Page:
Originally Published by TBFF 20 January 2015. Original linked here.
Hungary’s seemingly recent political move away from ‘liberal European values’, towards localised and nationalist politics has caused a great deal of international concern and speculation. Strong electoral support of the right-wing conservative nationalist party, Fidesz, and far-right party, Jobbik, has increased in recent years, with notable far-right support coming from youth voters. Alongside this new wave of far-right politics has been an increasing xenophobic, and in particular anti-Semitic and anti-Roma, political rhetoric.
In some ways, Hungary has followed similar patterns to other post-communist countries with regards to far-right developments. While Western far-right movements and parties tend to increasingly focus on issues of immigration and Islamophobia, the far right in Central and Eastern Europe maintains older roots based on territorial disputes, animosity towards globalisation and capitalism, and perceived grievances with internal ethnic minorities.
In Hungary, as in many post-communist states, in the early and mid 1990s anti-communist intellectuals and politicians realised the political value of nationalism. Nationalist symbols and cultural reference points were used as a means of gaining popular support, which sometimes brought more controversial history back into the political arena, including the ‘Jewish question’ and other mechanisms of ‘self versus other’ rhetoric. This served to create scapegoats out of those seen as ‘modernisers’ or ‘bearers of alien values’.
Historically, anti-Semitism with relation to religion and politics in Hungary is controversial and highly debated. Hungarian nationalism in the 19th century cultivated anti-Semitic rhetoric, largely led by the Church. Given Hungary’s mostly homogenous Christian population, the Christian versus non-Christian divide solidified from the late 19th century onward. Potent religious and political figures such as Bishop Ottokár Prohászka and Regent Miklós Horthy from the 1920s to the 1940s are seen by some as villains who exacerbated Jewish persecution, while by others they are hailed as nationalist heroes and victims of their time.
Horthy in particular led a Christian nationalist political agenda with many political scientists interpreting his official ideology and political path as openly anti-Semitic. The Christian church supported the 1920 numerus claususlaws restricting the number of university places for Jewish students, and Jewish acts of 1938 to 1942 limiting Jewish participation in many areas of public life. Such laws foreshadowed the deportation of more than 400,000 Jewish Hungarians in the last months of the Horthy regime. In the aftermath of the Second World War with the introduction of a new socialist regime in Hungary, religious tensions and anti-Semitism were temporarily buried under communist regulations outlawing religion.
Openly anti-Semitic political movements in post-communist Hungary first surfaced with the Hungarian Justice and Life Party (MIÉP), an openly far-right party founded in 1993. The founder of MIÉP, István Csurka, sparked open confrontation on the subject with the publication of an article in August 1992 in the magazine Magyar Forum, seen as the first openly anti-Semitic article written by a political representative in a major news publication. In his article, Csurka discussed what he considered the deceit and treason imposed on the nation by liberals, Jews and ‘non-Hungarians’ living in Hungary. He called for ethnic purism while blending his narrative with allusions of mythical folk tales about Hungary’s origins. However, MIÉP was primarily supported by a marginalised ultra-nationalist older constituency andhad very little appeal to younger audiences.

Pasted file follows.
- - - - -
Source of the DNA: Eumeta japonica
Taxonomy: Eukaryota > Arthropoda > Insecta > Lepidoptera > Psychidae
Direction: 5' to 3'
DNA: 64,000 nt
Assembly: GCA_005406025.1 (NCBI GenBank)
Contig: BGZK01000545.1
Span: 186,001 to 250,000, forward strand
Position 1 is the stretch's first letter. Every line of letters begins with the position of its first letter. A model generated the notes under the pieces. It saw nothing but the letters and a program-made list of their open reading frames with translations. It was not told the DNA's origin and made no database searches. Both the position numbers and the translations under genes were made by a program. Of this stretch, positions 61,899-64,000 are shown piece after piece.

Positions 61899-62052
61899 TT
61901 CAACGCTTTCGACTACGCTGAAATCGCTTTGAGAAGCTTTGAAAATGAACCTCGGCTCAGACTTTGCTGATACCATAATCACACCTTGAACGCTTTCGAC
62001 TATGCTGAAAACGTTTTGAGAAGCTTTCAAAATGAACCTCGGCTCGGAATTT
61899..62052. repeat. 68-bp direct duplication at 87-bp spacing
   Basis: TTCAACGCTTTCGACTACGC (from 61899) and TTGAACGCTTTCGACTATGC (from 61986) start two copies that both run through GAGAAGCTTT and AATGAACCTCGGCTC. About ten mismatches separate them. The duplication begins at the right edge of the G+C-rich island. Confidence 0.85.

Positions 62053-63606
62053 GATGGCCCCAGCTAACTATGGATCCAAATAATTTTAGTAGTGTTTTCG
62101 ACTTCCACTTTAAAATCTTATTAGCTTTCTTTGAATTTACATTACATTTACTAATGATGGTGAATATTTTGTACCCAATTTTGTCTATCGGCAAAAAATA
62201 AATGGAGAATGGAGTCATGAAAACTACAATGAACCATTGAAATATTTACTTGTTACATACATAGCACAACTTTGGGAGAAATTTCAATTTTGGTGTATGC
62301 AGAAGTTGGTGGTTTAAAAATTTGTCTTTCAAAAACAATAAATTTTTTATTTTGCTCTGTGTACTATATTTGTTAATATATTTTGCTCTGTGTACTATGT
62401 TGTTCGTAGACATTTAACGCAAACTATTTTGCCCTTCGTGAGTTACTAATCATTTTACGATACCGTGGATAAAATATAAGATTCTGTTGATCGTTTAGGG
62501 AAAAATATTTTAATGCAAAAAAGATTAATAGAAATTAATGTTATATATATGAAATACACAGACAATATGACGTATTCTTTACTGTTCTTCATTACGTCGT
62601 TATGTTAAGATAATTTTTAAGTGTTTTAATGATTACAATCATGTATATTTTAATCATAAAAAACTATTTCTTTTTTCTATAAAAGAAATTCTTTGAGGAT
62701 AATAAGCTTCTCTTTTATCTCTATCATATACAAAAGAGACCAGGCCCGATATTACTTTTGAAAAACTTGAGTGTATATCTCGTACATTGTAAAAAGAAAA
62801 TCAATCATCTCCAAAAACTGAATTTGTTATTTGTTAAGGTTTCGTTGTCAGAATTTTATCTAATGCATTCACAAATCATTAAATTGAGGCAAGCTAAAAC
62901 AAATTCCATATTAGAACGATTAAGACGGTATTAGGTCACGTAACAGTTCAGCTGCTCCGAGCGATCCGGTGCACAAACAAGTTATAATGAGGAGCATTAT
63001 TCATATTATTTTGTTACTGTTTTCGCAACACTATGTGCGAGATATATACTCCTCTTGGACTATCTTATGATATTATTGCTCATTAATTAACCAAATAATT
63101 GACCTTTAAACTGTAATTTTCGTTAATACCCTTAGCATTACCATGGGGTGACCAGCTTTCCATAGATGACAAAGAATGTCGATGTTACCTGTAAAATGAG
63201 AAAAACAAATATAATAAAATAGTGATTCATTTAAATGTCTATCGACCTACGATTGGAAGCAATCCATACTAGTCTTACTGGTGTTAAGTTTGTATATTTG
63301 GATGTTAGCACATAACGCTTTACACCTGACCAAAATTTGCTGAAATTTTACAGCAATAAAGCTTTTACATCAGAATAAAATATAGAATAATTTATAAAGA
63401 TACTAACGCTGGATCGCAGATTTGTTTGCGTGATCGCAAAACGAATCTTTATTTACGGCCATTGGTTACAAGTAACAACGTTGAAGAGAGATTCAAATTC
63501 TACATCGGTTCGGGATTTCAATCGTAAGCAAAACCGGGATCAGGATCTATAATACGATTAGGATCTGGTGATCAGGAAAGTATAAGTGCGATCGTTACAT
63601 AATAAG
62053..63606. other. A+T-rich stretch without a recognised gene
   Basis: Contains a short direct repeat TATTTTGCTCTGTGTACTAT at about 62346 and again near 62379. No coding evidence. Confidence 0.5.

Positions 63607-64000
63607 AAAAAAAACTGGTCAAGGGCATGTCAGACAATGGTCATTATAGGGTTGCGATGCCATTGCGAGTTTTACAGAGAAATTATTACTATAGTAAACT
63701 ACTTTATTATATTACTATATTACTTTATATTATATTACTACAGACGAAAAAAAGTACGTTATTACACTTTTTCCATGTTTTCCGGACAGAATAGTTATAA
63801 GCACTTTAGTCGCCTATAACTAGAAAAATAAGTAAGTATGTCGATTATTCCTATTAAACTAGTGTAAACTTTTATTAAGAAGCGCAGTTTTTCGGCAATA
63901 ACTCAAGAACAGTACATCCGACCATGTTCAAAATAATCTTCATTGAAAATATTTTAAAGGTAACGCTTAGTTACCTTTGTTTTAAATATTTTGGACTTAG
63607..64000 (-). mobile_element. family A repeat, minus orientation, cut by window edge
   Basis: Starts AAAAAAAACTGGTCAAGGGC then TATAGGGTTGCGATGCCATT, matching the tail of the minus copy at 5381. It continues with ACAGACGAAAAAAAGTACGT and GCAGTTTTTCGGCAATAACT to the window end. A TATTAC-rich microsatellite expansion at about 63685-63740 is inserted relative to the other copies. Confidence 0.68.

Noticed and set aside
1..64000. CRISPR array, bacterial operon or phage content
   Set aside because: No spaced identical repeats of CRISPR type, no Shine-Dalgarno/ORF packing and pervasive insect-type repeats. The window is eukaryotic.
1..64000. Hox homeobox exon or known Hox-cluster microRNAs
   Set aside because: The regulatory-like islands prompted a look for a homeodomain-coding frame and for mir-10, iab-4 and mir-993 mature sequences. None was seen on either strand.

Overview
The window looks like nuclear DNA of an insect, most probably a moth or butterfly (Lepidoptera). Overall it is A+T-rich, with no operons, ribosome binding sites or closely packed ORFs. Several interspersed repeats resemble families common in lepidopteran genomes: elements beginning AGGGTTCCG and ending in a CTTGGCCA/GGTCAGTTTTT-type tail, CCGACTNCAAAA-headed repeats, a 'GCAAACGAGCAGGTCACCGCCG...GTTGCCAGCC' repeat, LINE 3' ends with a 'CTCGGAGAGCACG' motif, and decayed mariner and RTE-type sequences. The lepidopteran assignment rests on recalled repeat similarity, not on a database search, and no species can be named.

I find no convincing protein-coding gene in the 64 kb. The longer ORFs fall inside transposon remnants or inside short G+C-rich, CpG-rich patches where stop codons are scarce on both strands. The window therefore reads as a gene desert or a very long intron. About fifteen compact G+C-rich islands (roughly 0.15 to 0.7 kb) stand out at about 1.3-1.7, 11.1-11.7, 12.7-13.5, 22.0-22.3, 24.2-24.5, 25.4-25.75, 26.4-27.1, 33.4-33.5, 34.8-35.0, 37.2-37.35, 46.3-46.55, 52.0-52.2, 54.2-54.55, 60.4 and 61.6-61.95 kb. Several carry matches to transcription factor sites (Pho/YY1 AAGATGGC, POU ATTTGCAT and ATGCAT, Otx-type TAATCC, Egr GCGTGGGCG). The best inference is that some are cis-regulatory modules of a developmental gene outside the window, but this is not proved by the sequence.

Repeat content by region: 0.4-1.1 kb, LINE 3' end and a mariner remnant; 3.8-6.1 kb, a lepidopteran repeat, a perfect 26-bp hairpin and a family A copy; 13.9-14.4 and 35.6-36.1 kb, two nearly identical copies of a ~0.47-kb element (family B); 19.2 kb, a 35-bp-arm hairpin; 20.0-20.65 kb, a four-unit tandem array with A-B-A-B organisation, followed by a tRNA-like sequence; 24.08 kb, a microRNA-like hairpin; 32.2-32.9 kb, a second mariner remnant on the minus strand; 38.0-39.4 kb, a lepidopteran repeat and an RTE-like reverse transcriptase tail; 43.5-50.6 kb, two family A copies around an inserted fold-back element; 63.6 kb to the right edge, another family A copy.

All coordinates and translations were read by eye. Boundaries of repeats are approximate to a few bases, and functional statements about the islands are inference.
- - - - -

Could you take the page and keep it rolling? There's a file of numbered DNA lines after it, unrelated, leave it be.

Jobbik and the Rejuvenation of the Far Right
In 2009, Jobbik broke into the political landscape by obtaining 14.77% in the European Parliamentary Elections. Jobbik has rejuvenated the far right, bringing it to the mainstream by targeting more contemporary nationalist issues such as ‘gypsy criminality’ and ‘police brutality’, modernising old narratives that previously targeted Jews and Zionist conspiracies. That is not to say that anti-Semitism and Zionist conspiracy building does not still exist in Hungary today. However, what Jobbik did was blend old radical nationalist ideas with new grievances.
Anti-Semitism in Hungary today tends to be expressed latently, often hidden within carefully placed rhetoric while certain online media platforms take a more overt stance. Kuruc.hu, for example, has a more openly hostile tone towards Roma, Jewish-Israeli and other foreign forces seen as ‘invading’ Hungary. Created in February 2006, the site has caused numerous controversies with the content of its articles, once even exposing personal details of its targets.
Jobbik’s rhetoric and tactics have also drawn out a new sub-culture of youth activists with one in four first time voters supporting Jobbik in the 2010 national elections. Jobbik’s rejuvenated far-right sub-culture includes support from ultra-nationalist music movements (nemzeti rock), fashion brands (Harcos) and media outlets (Kuruc.hu and Barikad).
The youth appeal of Jobbik is particularly high among university students, going against some theories that reduce Jobbik support to a protest vote or the vote of lower working classes. Research studies by Maria Vásárhelyi have shown that are were high levels of radical right xenophobia among certain university history and religious students, where 21% openly felt that Jewish citizens weakened the Hungarian nation and 49% felt that Jewish interests were different to Hungarian interests.